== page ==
Saturday, July 3, 2021

"A Midsummer Night's Dream" by Classical Actors Ensemble at Newell Park

"The course of true love never did run smooth." "Lord, what fools these mortals be." How often have these words been spoken over the last 400 years, in how many places around the world? Through war, famine, genocide, and plagues, humans have continued to gather together and say these familiar words, and others like them. To share stories, songs, laughter, and tears. There were times in the last 16 months when it felt like we'd never get back to telling stories again. But theater, and the human spirit, is stronger than that. Classical Actors Ensemble has performed Shakespeare in local parks every summer (except 2020) since 2014, but this year feels special, as they welcome us to "a return of live theater." And what better way to return than with A Midsummer Night's Dream (which they also performed five years ago), a celebration of love and the magic of theater. Experience it yourself at a Twin Cities park* near you through July 18 (click here for schedule and free registration).

the performance space (photo: @cherryandspoon Instagram)
Classical Actors Ensemble does Shakespeare the way it was meant to be - fun, playful, and accessible. Trimmed to just under two hours with no intermission, this Midsummer is familiar, engaging, and easy to follow. A cast of 12 plays all of the characters with doubling, in front of a few simple backdrops that also function as changing areas. I saw the show in Newell Park, a charming neighborhood park in St. Paul with huge trees and a sort of natural amphitheater that was a perfect performance space. The large crowd was seated in the shade of the trees on blankets and chairs (bring your own), some with kids or dogs or a picnic dinner, a comfortable and communal experience. Most of Midsummer takes place in the woods, which makes it a perfect play to perform outdoors because you can easily imagine fairies and other creatures frolicking in the Nature all around you.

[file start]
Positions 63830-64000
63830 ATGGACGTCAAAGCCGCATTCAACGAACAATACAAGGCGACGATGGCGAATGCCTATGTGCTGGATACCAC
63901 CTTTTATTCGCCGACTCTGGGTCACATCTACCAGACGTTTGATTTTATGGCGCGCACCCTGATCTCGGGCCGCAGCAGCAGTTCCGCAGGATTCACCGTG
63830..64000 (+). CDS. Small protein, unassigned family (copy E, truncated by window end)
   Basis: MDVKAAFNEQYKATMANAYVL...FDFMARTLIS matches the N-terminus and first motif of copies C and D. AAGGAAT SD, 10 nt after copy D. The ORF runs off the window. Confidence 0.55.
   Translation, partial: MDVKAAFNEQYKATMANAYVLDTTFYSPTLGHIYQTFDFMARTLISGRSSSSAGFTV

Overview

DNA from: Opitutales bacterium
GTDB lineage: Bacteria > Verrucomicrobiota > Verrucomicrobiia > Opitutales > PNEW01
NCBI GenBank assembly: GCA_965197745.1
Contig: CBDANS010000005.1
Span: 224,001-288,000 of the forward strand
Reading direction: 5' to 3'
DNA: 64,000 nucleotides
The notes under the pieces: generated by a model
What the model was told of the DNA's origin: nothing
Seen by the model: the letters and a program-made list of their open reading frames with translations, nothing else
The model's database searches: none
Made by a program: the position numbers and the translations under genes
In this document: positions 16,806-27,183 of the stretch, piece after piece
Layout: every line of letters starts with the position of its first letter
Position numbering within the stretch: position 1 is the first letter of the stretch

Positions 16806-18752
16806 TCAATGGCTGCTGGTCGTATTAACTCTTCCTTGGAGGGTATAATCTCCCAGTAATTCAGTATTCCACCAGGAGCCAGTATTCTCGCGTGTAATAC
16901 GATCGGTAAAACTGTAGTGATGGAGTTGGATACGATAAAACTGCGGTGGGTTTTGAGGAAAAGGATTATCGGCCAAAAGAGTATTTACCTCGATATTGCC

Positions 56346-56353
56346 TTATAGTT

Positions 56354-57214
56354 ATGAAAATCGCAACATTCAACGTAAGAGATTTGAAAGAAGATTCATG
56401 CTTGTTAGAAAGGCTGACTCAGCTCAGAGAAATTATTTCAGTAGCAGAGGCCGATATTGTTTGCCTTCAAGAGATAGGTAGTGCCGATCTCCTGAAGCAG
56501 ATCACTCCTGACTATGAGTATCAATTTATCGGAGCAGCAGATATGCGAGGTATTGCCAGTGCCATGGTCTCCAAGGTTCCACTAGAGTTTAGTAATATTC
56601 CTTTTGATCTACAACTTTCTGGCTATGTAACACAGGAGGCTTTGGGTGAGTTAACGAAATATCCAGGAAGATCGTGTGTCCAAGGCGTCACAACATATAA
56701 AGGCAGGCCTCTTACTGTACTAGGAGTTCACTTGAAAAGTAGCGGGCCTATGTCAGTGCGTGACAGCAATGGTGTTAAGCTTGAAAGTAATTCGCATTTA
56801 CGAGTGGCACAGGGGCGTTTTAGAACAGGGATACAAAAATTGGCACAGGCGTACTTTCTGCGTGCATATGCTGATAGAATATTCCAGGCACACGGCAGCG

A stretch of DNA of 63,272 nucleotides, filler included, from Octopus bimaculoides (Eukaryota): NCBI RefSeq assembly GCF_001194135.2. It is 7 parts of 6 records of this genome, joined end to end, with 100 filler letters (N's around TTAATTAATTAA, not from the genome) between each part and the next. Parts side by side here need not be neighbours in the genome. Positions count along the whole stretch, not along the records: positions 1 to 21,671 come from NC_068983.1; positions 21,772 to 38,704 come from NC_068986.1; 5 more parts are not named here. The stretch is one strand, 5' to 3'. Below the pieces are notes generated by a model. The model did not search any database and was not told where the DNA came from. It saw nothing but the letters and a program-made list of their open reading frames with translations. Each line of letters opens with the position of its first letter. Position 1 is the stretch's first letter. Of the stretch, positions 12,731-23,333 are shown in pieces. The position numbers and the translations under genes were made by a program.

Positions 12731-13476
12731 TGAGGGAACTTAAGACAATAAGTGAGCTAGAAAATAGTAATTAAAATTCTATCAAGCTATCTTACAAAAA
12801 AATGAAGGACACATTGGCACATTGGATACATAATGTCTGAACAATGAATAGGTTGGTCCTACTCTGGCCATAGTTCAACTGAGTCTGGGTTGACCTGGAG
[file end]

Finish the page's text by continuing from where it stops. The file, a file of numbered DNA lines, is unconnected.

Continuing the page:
Directed by Joe Wiener, everyone in the cast is playful and expressive, making the Shakespearean language sound natural. Kyle Marks is a charmingly impish Puck, guiding us through the story, with a funny runner about "writing" a poem called "Shall I Compare Thee to a Summer's Day." Theater's most well-known love quadrangle is well played by Samantha Fairchild, Dominic Rodgers, Dietrich Poppen, and Samantha V. Papke, who also double as members of the theater troupe rehearsing a ridiculous melodrama. The troupe is led by Alan Tilson's Peter Quince and features Jacob Hooper's Nick Bottom, actor and character making the most of every moment, even (or especially) when hidden by a donkey's head. Tom Conry and Clare Boyd play both the stern Duke and his reluctant wife, and the devilish and constantly sparring King and Queen of the Fairies (played by Bridget Foy, Tyler Stamm, and Maren Findlay).

The show makes great use of pop songs sprinkled through the show, as well as a pre-show concert. Joining the cast are an assortment of animal puppets who pop out and add their voices in an unexpectedly adorable way. The costumes (designed by Lolly Foy) are a colorful mix of Elizabethan-inspired, modern, and flowy fairy garb that suit each character. The four lovers' tidy outfits (Lysander's nerdy argyle sweater vest in contrast to Demetrius' crisp military uniform) become more and more messy throughout their night in the woods, which features some fun and active fight choreography.

Performances continue at 7pm Thursday through Sunday through July 18. Click here for the full schedule, where you can also register (performances are free with no check-in, but just to make sure there's space for everyone). Bring a blanket or chair to sit on, a snack, sunscreen, bug spray, water, and enjoy Shakespeare the way it was mean to be seen (as I've written before) - "playful, earthy, accessible, immediate, and fun."

the cast of Midsummer (photo by Travis Voels)

*For a full list of all outdoor performances in 2021, click here.